The letter not only demonstrates that the colonists already had plans to fight the British government despite its petition for peace, it also refers to John Dickinson, the author of the petition, as a “piddling genius” who has “given a silly cast to our whole doings.”

It is unlikely though that the letter had much of an impact on the king’s decision since he had already issued the Proclamation of Rebellion in August. Although it didn’t influence the king’s decision, its publication officially outed Adams as a leader in the resistance against the British government.

The Olive Branch Petition was a significant, yet doomed, attempt to preserve the relationship between the British government and the colonies before the conflict escalated into war. It appears, though, that since the petition arrived months after the Battles of Lexington, Concord and Bunker Hill, it was too late to have any effect on the situation.

“King George III’s Speech to Parliament, October 27, 1775.” Library of Congress, n.d., www.loc.gov/teachers/classroommaterials/presentationsandactivities/presentations/timeline/amrev/shots/address.html
“Proclamation of Rebellion.” Britannia, n.d., www.britannia.com/history/docs/procreb.html
“Adams Papers.” Massachusetts Historical Society, n.d., www.masshist.org/publications/apde2/view?id=ADMS-06-03-02-0052
Boonshoft, Mark. “The Olive Branch and the Declaration of Independence.” New York Public Library, 30 June. 2015, www.nypl.org/blog/2015/06/30/olive-branch-petition
Historical Dictionary of the British Empire. Edited by James Stuart Olson, Robert Shadle, vol 2, Greenwood Press, 1996.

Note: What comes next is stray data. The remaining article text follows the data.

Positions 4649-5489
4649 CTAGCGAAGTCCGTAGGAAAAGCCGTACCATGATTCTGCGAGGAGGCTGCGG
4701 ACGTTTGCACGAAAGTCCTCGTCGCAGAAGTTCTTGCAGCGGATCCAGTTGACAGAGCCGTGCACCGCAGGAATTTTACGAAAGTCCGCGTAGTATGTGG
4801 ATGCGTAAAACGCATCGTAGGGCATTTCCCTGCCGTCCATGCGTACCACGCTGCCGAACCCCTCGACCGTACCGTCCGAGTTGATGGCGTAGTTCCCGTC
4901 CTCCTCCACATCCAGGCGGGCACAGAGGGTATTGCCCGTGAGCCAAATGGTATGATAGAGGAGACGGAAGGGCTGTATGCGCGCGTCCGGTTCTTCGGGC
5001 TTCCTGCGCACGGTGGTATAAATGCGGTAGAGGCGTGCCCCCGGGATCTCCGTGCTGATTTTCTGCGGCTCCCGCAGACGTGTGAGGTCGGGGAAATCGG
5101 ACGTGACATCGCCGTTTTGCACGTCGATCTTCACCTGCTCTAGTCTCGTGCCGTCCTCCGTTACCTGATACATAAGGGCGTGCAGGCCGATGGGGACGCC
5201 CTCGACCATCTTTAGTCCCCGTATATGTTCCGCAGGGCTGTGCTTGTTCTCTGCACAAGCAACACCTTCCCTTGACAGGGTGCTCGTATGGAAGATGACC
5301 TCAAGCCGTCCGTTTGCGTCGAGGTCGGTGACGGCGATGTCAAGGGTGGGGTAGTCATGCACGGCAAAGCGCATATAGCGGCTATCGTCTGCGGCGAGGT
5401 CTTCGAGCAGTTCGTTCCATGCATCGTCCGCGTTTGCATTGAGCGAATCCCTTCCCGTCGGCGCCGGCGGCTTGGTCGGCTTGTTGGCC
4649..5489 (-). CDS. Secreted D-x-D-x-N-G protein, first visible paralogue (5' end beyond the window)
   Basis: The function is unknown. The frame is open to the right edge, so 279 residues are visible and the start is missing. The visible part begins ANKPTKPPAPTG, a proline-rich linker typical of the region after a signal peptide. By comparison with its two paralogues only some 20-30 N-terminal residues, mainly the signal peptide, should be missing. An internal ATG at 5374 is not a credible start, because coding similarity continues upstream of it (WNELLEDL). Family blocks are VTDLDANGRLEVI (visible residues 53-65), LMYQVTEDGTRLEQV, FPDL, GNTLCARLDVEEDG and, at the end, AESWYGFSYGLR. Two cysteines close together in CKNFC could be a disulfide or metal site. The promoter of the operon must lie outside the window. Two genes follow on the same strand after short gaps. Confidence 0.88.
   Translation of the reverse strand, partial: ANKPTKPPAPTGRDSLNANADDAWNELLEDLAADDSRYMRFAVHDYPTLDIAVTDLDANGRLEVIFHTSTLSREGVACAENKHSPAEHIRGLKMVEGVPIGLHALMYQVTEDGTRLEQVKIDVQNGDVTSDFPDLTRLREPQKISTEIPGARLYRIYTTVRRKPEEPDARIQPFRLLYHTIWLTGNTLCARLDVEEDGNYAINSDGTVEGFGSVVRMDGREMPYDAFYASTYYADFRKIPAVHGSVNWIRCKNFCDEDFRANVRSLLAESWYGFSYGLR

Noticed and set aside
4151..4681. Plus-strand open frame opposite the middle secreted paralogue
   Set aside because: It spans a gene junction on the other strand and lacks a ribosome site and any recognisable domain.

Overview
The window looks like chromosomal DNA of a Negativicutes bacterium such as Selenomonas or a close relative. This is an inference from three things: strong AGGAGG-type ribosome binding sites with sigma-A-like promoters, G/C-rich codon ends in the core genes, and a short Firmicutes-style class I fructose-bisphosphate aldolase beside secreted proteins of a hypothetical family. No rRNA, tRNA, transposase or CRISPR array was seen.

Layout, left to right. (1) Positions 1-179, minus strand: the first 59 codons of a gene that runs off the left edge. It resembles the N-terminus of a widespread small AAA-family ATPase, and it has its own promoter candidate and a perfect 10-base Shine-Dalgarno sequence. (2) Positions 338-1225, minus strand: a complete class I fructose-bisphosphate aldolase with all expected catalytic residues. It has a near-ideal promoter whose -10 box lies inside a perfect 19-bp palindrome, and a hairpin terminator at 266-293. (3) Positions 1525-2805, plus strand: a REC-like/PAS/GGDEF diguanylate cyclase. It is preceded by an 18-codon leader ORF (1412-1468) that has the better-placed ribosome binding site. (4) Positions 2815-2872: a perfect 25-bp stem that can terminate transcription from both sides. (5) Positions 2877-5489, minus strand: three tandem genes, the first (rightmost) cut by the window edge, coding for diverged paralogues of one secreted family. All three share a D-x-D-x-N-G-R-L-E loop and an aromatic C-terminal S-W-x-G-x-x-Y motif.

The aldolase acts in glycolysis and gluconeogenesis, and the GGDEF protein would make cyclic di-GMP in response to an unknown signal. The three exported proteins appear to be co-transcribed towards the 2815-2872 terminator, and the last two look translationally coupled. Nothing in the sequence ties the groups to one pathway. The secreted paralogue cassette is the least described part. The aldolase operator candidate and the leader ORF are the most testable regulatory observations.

Syfert, Scott. The First American Declaration of Independence?: The Disputed History of the Mecklenburg Declaration of May 20, 1775. McFarland & Company, Inc, 2014.
Ferling, John. Independence: The Struggle to Set America Free. Bloomsbury Press, 2011.
Adams, John and Samuel Adams and James Warren. Warren-Adams Letters: Being Chiefly a Correspondence Among John Adams, Sameul Adams and James Warren. Vol. 72, Massachusetts Historical Society, 1917.
Nellis, Eric Guest. The Long Road to Change: America’s Revolution, 1750-1820. University of Toronto Press, 2007.

About Rebecca Beatrice Brooks

Rebecca Beatrice Brooks is the author and publisher of the History of Massachusetts Blog. Rebecca is a freelance journalist and history lover who got her start in journalism working for small-town newspapers in Massachusetts and New Hampshire after she graduated from the University of New Hampshire with a B.A. in journalism. Visit this site's About page to find out more about Rebecca.

9 thoughts on “What Was the Olive Branch Petition?

  1. Reesycupthebosspotato

    I used this article to help me on my american revolution project and I got an A+ on this part.